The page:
I have a friend with long time recovery who each day posts encouraging thoughts on social media.
They take just a second or two to read. But those few seconds carry a great deal of truth about the nature of substance use disorder, families caught in this systems disease and the power of recovery.
One recent post really hit home for me.
It was an image of a rock with these words painted on it:
Yesterday is heavy. Put it down.
I know in my own life and through the conversations I have shared with countless families struggling with addiction issues that the past can be a place of terrible pain.
And where does all that ruminating on past pain and regrets get us?
Just deeper in the sink hole of the family systems disease of substance use disorder.
Healing from the struggles my family faced my son was in heartbreaking circumstances because of the disease of addiction took a long, long time. I was incredibly weighted down by memories and regrets about those years. Some felt like rocks stuffed uncomfortably in my shoes and pockets. Others felt like boulders pressing down on my back or crushing my chest.
For a long time, I could not escape those feelings.
They colored my everyday world a dismal gray that prevented me from seeing all the good that was happening in the life around me.
It took a lot of support to finally live in a place of peace of mind. That support included the compassionate wisdom of our beloved family counselor, Dr. Bill Cipriano, recovery professionals and family program specialists from the rehab our son attended, 12-Step fellowships, and faith-based communities.
Our family of six made a decision to try to understand what we went through together and find ways to journey with forgiveness and hope together.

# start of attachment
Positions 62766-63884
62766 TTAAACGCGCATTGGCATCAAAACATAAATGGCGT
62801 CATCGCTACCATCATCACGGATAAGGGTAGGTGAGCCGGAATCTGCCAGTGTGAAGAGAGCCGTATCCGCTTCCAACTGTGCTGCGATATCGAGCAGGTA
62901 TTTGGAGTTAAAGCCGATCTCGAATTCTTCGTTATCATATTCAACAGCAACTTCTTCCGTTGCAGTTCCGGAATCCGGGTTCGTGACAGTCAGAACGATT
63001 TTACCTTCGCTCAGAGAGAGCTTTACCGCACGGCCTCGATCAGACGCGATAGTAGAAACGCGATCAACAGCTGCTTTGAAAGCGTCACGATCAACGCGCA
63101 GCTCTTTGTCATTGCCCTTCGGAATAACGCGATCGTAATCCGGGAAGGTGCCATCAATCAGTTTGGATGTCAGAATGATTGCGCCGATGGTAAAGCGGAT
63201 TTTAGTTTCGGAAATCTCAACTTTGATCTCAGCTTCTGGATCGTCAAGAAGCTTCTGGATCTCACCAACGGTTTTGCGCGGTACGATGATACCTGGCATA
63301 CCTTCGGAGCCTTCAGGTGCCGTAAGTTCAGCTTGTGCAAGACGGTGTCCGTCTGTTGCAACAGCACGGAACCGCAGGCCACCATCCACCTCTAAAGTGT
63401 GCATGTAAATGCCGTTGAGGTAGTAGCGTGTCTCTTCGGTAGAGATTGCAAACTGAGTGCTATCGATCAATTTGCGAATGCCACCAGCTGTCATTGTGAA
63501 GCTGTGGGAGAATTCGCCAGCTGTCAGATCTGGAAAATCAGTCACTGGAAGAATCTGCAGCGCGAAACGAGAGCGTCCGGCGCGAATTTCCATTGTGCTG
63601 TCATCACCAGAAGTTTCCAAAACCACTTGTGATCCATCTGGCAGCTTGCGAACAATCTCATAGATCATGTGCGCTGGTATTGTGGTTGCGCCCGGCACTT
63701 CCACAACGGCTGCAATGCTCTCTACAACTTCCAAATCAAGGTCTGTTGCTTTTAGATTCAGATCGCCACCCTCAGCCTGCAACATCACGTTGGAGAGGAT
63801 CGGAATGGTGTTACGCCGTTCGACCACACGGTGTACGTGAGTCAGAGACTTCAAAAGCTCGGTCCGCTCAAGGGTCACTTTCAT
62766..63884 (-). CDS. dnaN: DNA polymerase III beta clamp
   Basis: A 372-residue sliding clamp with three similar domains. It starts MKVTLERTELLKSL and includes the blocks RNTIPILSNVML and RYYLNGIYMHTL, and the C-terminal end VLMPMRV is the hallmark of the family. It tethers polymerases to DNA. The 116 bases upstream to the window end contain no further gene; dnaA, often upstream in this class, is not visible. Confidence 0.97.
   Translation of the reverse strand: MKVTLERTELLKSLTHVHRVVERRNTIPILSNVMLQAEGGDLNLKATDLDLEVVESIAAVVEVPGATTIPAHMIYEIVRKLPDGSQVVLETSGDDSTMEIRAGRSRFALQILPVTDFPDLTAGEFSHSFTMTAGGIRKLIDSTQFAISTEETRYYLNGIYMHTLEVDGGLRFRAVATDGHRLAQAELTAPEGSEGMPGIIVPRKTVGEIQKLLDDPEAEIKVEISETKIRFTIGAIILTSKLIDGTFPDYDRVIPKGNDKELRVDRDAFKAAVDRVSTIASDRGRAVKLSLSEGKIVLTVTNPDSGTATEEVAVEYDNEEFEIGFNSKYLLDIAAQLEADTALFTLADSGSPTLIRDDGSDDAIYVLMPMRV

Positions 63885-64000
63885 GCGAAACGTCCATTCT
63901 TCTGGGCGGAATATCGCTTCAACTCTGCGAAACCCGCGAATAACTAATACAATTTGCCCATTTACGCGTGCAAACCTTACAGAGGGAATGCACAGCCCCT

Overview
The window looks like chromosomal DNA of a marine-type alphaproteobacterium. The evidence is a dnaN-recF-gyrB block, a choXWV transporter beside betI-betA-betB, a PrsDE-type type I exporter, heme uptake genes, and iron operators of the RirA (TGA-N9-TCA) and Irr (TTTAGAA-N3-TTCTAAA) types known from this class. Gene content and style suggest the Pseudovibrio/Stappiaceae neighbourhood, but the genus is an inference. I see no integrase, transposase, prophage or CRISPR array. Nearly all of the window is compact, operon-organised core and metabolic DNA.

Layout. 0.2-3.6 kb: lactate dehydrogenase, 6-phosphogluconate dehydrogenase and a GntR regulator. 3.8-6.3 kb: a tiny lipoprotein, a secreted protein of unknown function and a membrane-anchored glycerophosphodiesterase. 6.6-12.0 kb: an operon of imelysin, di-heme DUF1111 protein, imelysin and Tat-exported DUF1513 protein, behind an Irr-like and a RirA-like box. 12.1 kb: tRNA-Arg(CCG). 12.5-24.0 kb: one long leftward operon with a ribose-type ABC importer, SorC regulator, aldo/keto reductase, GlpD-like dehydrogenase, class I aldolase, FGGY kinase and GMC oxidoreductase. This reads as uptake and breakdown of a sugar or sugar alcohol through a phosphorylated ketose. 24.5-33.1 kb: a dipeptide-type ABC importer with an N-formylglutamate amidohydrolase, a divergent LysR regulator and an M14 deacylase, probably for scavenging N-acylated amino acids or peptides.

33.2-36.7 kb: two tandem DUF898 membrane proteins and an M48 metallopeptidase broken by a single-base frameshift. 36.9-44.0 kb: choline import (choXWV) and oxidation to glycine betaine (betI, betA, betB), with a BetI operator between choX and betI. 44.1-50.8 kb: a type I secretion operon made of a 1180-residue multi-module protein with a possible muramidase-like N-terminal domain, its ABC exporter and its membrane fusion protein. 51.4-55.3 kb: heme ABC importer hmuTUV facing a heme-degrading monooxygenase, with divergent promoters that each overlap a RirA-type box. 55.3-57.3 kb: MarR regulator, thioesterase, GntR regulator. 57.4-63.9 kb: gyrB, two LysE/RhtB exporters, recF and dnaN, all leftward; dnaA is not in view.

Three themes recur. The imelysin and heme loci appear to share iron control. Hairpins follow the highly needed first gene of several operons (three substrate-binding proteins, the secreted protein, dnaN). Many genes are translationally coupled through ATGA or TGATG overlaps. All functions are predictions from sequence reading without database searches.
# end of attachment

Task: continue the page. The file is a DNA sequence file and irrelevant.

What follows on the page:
Quite unexpectedly, once my son’s life in recovery gained some traction, I felt a call in my heart to co-author a book with him to share our family’s hope-filled recovery story. Writing Unchained: Our Family’s Addiction Mess Is Our Message was at times painful. Who wants to relive in writing such a painful past?
But in some grace-filled way, sharing our family’s story in our book became a tremendous place of healing and opened up opportunities for us to help other families struggling with the systems disease of substance use disorder.
My wise mother had a saying: “Look at the past, but don’t stare at it.”
My hope for every family in the midst of an addiction challenge is that we can learn from what happened to our families and move toward a recovered life together with wisdom from that learning.
How can do you deal with memories of the past in your family’s struggle with addiction?
What has helped you on a journey toward hope?
Please share here. We can all be helped and inspired by our collective experience, strength and hope.